Sitting outside, or in the grandstand at Greenwood brings back many memories. Racing was super-popular and we usually had a packed house and some energetic fans. Every harness fan at that time will remember the reaction when a horse broke stride. First there would be cursing; players more upset than they are finding out they do not get a tax refund this year. Then, after the horse would come by the grandstand, far, far behind the others, the crowd would give the driver a bronx cheer.
"Am1947" has been tracking horses who break stride in his database and posted them at Pace. I found the numbers pretty shocking.
At the Meadowlands there have been 11,815 pacers sent to the gate in the past year and a half or so. 329 of them broke at some point of the mile, for a 2.78% break frequency.
There have been 4604 trotters sent to the gate and 522 have broke stride, for a 11.3% break frequency.
That means about 900 times the past year or so a bettors money went up in smoke without even having a chance.
These numbers are at the Meadowlands, which has gentle turns, the best horses and a great surface. On a half mile track these numbers must be much worse.
This is clearly a problem. Someone heads to the track, pays admission, studies his program, waits twenty minutes between races, puts down his hard earned cash, and with trotters, 11% of the time their money goes poof, without even having a chance to play. The takeout is about 17%, so adding 11% due to breaking at random, it is like a huge takeout hike.
Breaking horses are part of the game, but I don't think they have to be. If we are being honest with ourselves, we all know that most of the cash for purses in our sport are from slots. What if there were refunds given for these breaking trotters? Are we really going to miss the smidgen of cash that we lose? Would these refunds be worth their weight in gold for customer satisfaction and churn?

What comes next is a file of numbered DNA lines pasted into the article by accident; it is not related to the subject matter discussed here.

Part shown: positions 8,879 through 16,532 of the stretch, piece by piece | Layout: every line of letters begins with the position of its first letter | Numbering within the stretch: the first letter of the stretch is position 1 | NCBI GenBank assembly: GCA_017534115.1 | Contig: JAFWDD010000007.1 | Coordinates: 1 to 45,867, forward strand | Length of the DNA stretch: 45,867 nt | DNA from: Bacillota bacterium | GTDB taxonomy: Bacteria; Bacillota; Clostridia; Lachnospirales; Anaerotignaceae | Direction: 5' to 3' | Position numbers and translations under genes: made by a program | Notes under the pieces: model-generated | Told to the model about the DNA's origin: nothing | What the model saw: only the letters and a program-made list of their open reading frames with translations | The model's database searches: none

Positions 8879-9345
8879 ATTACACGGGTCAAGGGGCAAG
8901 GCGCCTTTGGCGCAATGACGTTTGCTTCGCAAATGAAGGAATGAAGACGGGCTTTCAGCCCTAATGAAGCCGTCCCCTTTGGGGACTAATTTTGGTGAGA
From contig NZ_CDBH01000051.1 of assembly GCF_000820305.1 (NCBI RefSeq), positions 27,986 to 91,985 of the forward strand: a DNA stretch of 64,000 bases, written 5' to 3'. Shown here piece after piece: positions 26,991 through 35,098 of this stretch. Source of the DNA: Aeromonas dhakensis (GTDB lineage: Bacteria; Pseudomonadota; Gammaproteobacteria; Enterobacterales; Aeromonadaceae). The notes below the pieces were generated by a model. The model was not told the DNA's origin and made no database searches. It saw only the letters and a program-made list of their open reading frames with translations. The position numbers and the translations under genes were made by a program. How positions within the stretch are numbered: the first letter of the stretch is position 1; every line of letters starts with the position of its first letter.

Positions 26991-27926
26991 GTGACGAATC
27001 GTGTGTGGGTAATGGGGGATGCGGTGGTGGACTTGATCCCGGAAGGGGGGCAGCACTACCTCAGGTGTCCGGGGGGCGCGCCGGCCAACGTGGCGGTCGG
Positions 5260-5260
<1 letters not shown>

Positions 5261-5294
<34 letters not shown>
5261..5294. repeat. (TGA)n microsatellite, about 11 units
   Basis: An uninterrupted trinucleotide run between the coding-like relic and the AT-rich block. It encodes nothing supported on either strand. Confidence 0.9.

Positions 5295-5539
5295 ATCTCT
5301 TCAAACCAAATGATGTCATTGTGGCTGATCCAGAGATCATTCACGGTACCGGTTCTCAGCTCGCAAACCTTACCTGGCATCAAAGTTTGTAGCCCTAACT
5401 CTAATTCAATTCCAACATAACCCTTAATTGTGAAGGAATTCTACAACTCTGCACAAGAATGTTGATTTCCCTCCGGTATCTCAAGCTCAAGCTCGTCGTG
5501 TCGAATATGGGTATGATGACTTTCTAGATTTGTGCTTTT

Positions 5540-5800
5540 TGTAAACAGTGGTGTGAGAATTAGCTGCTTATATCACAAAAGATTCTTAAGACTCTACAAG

Maybe we should try something new. If we do, perhaps when a horse breaks in the future we will not hear "f*#) harness racing", but "well, at least I get my cash back. I will try that horse next time" instead. The latter seems to be preferred from a customer service perspective.
Sinking marketing money directly into the horseplayer by seeding pools is effective, in both theory and practice In Ontario and elsewher...
One of life's many mysteries on gambling twitter is the Jackpot Bet. Oftentimes people like @shottakingtime, echoed by others, will pos...
Yesterday we wrote about some (many?) inside the business who don't quite understand what we bettors do each day to try and scratch som...
Innovation and horse racing. Put together, the two of them elicit feverish reaction in this sport. One one side you have the customers, alon...
Unless you are off the twitter grid (God bless you), you've no doubt witnessed the feud of the month(s) between ITP and some public raci...
The pandemic and resulting discombobulation has certainly thrown things out of whack in horse racing, and some narratives are being turned o...